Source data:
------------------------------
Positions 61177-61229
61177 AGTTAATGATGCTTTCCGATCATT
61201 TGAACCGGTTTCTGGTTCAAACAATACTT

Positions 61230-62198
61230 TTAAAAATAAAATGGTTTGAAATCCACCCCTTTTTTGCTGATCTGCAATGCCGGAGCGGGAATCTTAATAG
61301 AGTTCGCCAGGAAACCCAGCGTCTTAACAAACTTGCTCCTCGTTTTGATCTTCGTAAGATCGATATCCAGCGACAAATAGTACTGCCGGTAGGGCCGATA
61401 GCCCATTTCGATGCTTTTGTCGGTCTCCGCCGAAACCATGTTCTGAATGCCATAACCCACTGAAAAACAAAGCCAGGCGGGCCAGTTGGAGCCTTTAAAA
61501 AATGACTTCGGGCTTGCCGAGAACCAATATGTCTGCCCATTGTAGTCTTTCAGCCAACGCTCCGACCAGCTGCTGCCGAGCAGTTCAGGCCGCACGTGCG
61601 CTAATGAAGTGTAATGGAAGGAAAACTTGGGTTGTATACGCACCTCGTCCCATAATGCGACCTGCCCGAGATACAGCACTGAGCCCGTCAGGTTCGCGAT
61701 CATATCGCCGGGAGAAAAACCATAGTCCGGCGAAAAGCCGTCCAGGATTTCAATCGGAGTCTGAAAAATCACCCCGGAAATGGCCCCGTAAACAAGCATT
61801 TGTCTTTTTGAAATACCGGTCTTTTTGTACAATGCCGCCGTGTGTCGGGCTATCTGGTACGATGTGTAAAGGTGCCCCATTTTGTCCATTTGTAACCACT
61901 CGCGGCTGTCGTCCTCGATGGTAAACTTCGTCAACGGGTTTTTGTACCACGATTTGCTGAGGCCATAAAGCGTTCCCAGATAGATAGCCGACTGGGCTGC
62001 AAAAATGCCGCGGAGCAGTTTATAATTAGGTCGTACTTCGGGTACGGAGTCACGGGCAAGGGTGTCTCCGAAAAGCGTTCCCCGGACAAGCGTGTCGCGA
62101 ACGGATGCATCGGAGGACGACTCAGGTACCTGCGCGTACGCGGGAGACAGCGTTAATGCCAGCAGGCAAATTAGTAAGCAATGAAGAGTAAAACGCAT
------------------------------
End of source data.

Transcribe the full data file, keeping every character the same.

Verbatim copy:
Positions 61177-61229
61177 AGTTAATGATGCTTTCCGATCATT
61201 TGAACCGGTTTCTGGTTCAAACAATACTT

Positions 61230-62198
61230 TTAAAAATAAAATGGTTTGAAATCCACCCCTTTTTTGCTGATCTGCAATGCCGGAGCGGGAATCTTAATAG
61301 AGTTCGCCAGGAAACCCAGCGTCTTAACAAACTTGCTCCTCGTTTTGATCTTCGTAAGATCGATATCCAGCGACAAATAGTACTGCCGGTAGGGCCGATA
61401 GCCCATTTCGATGCTTTTGTCGGTCTCCGCCGAAACCATGTTCTGAATGCCATAACCCACTGAAAAACAAAGCCAGGCGGGCCAGTTGGAGCCTTTAAAA
61501 AATGACTTCGGGCTTGCCGAGAACCAATATGTCTGCCCATTGTAGTCTTTCAGCCAACGCTCCGACCAGCTGCTGCCGAGCAGTTCAGGCCGCACGTGCG
61601 CTAATGAAGTGTAATGGAAGGAAAACTTGGGTTGTATACGCACCTCGTCCCATAATGCGACCTGCCCGAGATACAGCACTGAGCCCGTCAGGTTCGCGAT
61701 CATATCGCCGGGAGAAAAACCATAGTCCGGCGAAAAGCCGTCCAGGATTTCAATCGGAGTCTGAAAAATCACCCCGGAAATGGCCCCGTAAACAAGCATT
61801 TGTCTTTTTGAAATACCGGTCTTTTTGTACAATGCCGCCGTGTGTCGGGCTATCTGGTACGATGTGTAAAGGTGCCCCATTTTGTCCATTTGTAACCACT
61901 CGCGGCTGTCGTCCTCGATGGTAAACTTCGTCAACGGGTTTTTGTACCACGATTTGCTGAGGCCATAAAGCGTTCCCAGATAGATAGCCGACTGGGCTGC
62001 AAAAATGCCGCGGAGCAGTTTATAATTAGGTCGTACTTCGGGTACGGAGTCACGGGCAAGGGTGTCTCCGAAAAGCGTTCCCCGGACAAGCGTGTCGCGA
62101 ACGGATGCATCGGAGGACGACTCAGGTACCTGCGCGTACGCGGGAGACAGCGTTAATGCCAGCAGGCAAATTAGTAAGCAATGAAGAGTAAAACGCAT